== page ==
12 August 2022

Car crushing, harsher penalties for hoon driving examined under road safety review

| Claire Fenwicke
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car burnout

New police powers being considered for repeat offenders of hooning and reckless driving include car crushing. Photo: iStock.

Crushing vehicles used by hoons or in crimes is one new police power being considered under a planned review into road penalties.

The ACT Government has begun its examination of the road penalties framework, a commitment under the ACT Road Safety Action Plan 2020-2023.

Transport and City Services Minister Chris Steel said it would ensure current legislated penalties were in proportion with the road safety risks associated with “a range of criminal behaviour” on Canberra’s roads.

“The review will consider the whole hierarchy of offences that apply under the Road Transport legislation, whether the penalties are appropriate and proportionate or if we should provide a broader range of penalties,” he said.

“The penalties that will be considered include driver licence suspensions and disqualifications, court fines, imprisonment, infringement notice penalties, and seizure and impounding of vehicles.”

READ ALSO Dangerous-driving responses and punishments in the Territory under review

Penalties and charges for dangerous driving would particularly be examined in the broad review of road offences. These include racing and speeding, furious, reckless or dangerous driving, menacing driving offences and culpable driving under the Crimes Act.

Minister Steel said the review would specifically consider the current aggravated driving penalties (which already included driving at a speed of more than 30 per cent of the posted speed limit) and if higher penalties should apply for more excessive speeds.

“The review will also specifically look at the laws on the seizure, impounding and forfeiture of vehicles and whether the ACT’s current penalties should be extended or include new powers for certain driving offences as a deterrent to dangerous driving, including crushing or selling a vehicle used in the commission of a crime,” he said.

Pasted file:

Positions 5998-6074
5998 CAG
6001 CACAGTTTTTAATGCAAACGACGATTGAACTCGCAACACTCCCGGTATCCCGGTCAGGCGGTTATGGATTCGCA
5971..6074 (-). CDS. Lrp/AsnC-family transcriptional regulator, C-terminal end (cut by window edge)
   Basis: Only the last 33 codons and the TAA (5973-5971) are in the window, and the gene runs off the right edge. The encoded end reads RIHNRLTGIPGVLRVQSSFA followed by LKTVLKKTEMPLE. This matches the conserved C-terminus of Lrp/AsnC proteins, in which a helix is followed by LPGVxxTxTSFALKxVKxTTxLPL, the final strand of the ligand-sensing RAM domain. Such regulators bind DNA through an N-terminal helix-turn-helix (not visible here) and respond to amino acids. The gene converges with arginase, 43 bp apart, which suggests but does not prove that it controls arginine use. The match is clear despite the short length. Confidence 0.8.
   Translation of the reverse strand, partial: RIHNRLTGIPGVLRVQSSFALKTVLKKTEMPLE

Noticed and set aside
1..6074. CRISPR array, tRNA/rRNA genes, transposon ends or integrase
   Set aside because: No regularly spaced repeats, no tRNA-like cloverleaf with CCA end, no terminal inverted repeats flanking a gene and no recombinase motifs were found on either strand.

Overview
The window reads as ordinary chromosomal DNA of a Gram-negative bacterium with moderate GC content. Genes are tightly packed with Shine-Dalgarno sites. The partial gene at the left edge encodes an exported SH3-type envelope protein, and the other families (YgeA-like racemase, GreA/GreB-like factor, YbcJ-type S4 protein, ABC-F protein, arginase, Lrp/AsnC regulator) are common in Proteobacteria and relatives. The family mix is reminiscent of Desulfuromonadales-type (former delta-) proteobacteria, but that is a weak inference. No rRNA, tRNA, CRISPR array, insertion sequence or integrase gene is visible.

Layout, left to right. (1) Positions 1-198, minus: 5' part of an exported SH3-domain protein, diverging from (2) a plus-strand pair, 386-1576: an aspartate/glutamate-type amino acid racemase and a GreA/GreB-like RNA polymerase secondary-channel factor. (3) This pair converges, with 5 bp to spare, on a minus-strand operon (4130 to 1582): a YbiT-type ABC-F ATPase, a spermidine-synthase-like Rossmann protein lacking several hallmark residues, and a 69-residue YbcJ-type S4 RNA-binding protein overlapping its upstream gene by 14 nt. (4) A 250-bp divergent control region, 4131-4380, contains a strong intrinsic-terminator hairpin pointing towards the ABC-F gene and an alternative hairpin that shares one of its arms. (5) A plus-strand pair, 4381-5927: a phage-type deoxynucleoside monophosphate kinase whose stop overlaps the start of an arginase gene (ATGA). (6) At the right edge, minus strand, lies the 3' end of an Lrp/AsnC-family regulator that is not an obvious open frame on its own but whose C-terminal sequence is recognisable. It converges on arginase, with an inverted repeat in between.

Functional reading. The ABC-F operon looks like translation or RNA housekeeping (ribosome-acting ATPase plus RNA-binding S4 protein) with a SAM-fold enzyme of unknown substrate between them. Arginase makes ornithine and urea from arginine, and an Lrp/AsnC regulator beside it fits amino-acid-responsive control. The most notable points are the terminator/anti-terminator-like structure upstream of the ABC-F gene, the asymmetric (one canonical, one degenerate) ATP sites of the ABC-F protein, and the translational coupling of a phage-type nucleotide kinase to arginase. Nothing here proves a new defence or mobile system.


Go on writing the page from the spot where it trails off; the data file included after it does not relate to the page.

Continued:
Other jurisdictions already have such laws, including Victoria and Queensland.

Victoria introduced anti-hoon laws in 2006 which gave police the power to impound, immobilise or permanently confiscate vehicles driven by people “in a dangerous manner”.

A person found guilty of three hoon-related offences in three years would permanently forfeit their vehicle to police, who could then sell it on or have it crushed.

The laws applied whether the driver was the owner of the vehicle or not.

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An ACT Policing spokesperson said dangerous driving, excessive speeding and general hoon behaviours remained a problem for the Territory.

“Unfortunately there are some drivers who repeatedly choose to do the wrong thing. Those choices can lead to serious injury or death, of not only themselves, but passers-by,” the spokesperson said.

“Each and every time there is a major collision in the ACT, there are victims, witnesses, responders, hospital staff, road crews and plenty more people who are affected for significant periods of time.

“While we believe strengthening criminal penalties is effective in curbing illegal behaviour, it is only one part of the puzzle.”

The spokesperson said police would also be providing an “extensive submission” to a separate committee inquiry into dangerous driving in the Territory.

Canberra police currently have the power to seize the vehicles of drivers accused of street racing, speed trials, burnouts or menacing driving for up to 90 days for a first offence.

If a driver is caught again, their vehicle can be seized and forfeited if ordered by the court.